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Tuesday’s meeting of the Pike County Fiscal Court drew what Pike County Judge-Executive Ray Jones said was the most people he’s ever seen in the courtroom, as court officials unanimously voted to adopt a resolution declaring Pike County a “Second Amendment Sanctuary.”

During its first regular meeting of the new year and in front of what Pike County Judge-Executive Ray Jones said was “the biggest crowd that’s ever been in this courtroom,” the Pike County Fiscal Court unanimously voted to adopt a resolution which declares Pike County a “Second Amendment Sanctuary.”

The resolution comes on the heels of several other counties recently declaring themselves as “Second Amendment Sanctuaries.”

The court was joined via videoconference by several members of Pike County’s legislative delegation, 93rd Dist. state Rep. Chris Harris, 92nd Dist. state Rep. John Blanton, 31st Dist. state Sen. Phillip Wheeler, 95th Dist. state Rep. Ashley Tackett-Lafferty and 94th Dist. state Rep. Angie Hatton, who could not attend the meeting in person due to being in Frankfort for the on-going legislative session.

Before allowing the legislative delegation to address the crowd in attendance, Jones took the opportunity to discuss some recent criticism he and other members of the court have recently faced for allegedly not being in favor of the declaration, due to “not addressing this issue” publicly before the meeting.   

“You’re not going to have anybody stronger for the Second Amendment,” Jones said. “And we’ve got the same resolution and it’s got the same sanctuary language.”

According to Jones, that is important due to the rising concerns over the possible implementation of “red flag laws” which are gun control laws that permit police or family members to petition a state or court to order temporary removal of firearms from a person who may present a danger to others or themselves.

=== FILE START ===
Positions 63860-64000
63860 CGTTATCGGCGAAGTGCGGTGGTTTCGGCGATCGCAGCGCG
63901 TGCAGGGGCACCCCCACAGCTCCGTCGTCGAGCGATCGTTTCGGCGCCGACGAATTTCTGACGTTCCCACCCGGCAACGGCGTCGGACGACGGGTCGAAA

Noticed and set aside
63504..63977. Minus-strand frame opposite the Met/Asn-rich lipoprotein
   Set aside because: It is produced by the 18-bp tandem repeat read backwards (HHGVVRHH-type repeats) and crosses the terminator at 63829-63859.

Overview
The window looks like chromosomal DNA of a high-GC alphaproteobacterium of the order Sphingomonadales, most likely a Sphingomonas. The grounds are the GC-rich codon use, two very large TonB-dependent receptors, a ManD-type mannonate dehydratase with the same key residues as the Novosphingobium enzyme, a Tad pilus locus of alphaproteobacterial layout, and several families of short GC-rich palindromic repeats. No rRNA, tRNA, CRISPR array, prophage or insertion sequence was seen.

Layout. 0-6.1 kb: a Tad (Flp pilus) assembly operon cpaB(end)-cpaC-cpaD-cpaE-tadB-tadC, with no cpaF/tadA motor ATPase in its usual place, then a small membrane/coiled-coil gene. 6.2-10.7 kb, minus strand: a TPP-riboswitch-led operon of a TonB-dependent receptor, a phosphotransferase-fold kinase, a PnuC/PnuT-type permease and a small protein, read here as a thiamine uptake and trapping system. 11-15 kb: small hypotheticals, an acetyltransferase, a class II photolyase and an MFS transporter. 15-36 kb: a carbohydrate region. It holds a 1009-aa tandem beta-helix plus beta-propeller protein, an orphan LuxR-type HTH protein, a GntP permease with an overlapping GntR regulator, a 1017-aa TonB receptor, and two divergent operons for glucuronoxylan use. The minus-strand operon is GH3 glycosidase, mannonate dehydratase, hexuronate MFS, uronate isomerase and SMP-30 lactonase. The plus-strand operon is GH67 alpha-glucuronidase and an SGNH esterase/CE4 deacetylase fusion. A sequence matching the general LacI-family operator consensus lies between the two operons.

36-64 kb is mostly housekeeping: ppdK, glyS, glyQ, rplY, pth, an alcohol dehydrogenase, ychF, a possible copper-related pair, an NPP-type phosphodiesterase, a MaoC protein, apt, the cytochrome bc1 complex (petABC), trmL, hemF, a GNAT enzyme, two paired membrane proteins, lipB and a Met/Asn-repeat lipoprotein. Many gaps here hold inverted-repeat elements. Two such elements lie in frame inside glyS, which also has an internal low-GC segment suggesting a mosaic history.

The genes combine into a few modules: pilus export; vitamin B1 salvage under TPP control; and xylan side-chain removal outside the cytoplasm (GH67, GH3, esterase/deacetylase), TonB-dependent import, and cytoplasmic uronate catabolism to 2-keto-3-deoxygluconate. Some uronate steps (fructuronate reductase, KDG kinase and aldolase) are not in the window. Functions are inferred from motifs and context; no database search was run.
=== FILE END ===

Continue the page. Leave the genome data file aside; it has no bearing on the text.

“We have evil people in our society and you do have people that are mentally ill that need help, but taking rights away from law-abiding citizens is not the right approach,” Jones said. “The Second Amendment is very plain, and some of you may no know that section one of the Kentucky Constitution guarantees the same right as the Second Amendment at the federal level. Those rights are protected under both the federal and state constitution.

“ If you’re against guns, if you believe we should ban assault rifles or semi-automatics, or you should tell me that I can only have a 10-round magazine to defend my family with, I’m not going to support you. That’s my right, that’s your right and nobody should be able to tell me that,” he added.

Jones said he believes a lot of people have concerns over saying “someone has taking an affidavit out, so we’re going to go take their firearms.” Jones added it is his belief, that if someone is “mentally ill” enough to result having their firearms taken away, that not the answer, according to him.

“They need to be evaluated by professionals and need to be institutionalized until they get the help they deserve,” Jones said.

Wheeler said he commended the court for taking up this issue in its first meeting of the new year and added he doesn’t believe “red flag” legislation has “any legs,” but he added he would not support it and even went as far to call the possible legislation “completely unnecessary.”

“This is merely a tool to further infringe upon the rights of law-abiding citizens and I am adamantly opposed to it,” Wheeler said. “And I think this resolution by the court sends a clear message where rural America stands.”

Each state reprensenative was given their opportunity to address the the court and those members of the public in attendance on their appreciation for the chance to be able to participate in the meeting for such an important issue, while also being able to discuss their beliefs.

“I’m thrilled with the attention and the participation of the community members with regard to these issues and I’m so happy to see our constituents out voicing their opinion,” Tackett-Lafferty said.

Hatton echoed Tackett-Lafferty’s sentiments and added that gathering such as the one present during the meeting and the rally, regarding the Second Amendment which took place in Frankfort during Tuesday’s session, was what having the right to gather was all about. Hatton also addressed her concerns regarding “red flag laws” and due process.”